Open Letter Campaigns


Arctic Wildlife Scientists Oppose Arctic Refuge Drilling
November 9, 2017
Letter to Senator Lisa Murkowski and Senator Maria Cantwell

Based on our experience in the Arctic, we oppose oil exploration, development and production in the Arctic Refuge. Such activity would be incompatible with the purposes for which the refuge was established, including “to conserve fish and wildlife populations and habitats in their natural diversity.” […]

Decades of biological study and scientific research within the Arctic Refuge have confirmed that the coastal plain specifically is vital to the biological diversity of the entire refuge. Within the narrow (15-40 miles) coastal plain, there is a unique compression of habitats which concentrates a wide array of wildlife native to the Arctic, including polar bears, grizzly bears, wolves, wolverines, caribou, muskoxen, Dolly Varden char, Arctic grayling, and many species of migratory birds. In fact, according to the U.S. Fish and Wildlife Service, the Arctic Refuge coastal plain contains the greatest wildlife diversity of any protected area above the Arctic Circle.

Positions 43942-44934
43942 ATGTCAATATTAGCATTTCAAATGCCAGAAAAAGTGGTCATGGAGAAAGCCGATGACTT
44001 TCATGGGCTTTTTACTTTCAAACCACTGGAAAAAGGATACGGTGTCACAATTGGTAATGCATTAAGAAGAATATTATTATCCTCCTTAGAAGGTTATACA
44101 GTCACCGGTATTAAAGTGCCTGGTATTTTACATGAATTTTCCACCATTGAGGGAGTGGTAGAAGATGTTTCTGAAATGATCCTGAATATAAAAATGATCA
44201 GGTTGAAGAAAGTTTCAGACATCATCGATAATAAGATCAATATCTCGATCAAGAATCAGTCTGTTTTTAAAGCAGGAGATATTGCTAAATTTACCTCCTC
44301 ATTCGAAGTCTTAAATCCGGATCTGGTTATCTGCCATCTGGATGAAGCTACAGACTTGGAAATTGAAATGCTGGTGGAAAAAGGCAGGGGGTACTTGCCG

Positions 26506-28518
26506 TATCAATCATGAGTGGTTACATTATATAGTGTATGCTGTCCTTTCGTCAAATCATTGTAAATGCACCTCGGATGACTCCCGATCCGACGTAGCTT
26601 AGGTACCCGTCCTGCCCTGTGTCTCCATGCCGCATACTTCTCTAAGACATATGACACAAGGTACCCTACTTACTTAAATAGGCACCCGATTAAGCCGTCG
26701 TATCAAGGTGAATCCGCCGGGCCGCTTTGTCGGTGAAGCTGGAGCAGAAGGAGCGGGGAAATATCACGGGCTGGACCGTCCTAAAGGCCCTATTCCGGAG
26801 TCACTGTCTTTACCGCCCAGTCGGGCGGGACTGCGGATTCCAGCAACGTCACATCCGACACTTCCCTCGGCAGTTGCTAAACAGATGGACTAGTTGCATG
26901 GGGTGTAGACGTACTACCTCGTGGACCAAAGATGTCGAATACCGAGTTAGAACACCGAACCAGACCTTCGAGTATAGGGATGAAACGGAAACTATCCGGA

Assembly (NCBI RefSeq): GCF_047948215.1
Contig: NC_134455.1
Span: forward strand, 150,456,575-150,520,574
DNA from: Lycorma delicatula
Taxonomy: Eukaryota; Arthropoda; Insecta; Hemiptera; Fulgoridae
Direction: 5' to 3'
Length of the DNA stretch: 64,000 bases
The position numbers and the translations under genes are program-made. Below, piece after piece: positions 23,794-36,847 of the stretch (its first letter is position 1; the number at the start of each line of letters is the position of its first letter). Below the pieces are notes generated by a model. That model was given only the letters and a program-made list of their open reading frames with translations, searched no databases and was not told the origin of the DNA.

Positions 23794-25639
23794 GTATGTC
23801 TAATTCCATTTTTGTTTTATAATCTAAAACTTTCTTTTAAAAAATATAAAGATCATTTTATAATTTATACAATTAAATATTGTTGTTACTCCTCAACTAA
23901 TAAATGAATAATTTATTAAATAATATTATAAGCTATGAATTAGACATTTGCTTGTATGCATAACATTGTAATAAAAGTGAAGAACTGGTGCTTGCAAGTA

Read the full letter with 37 signatories on the National Audubon Society website.


Scholars for the Arctic Refuge
November 29, 2017
Open Letter to the Members of the United States Congress

Drilling in the Arctic is risky—the inevitable and chronic spills of oil and other toxic substances onto the fragile tundra would scar this land and disrupt its wildlife. The pollution caused by the sprawling infrastructure of oil development would threaten wildlife populations and harm indigenous communities that rely on the biotic life. Moreover, as the effects of climate change become more apparent, and as the global community continues to move away from fossil fuels toward renewable energy, why would we now destroy the crown jewel of our National Wildlife Refuge System?

The Arctic National Wildlife Refuge must not be auctioned off to Big Oil. Its natural values far exceed any oil that may lie beneath the coastal plain. As scholars from across the United States and Canada, we ask that you keep this cherished place and vibrant ecosystem protected for generations to come.

Read the full letter with nearly 300 signatories on the Alaska Wilderness League website.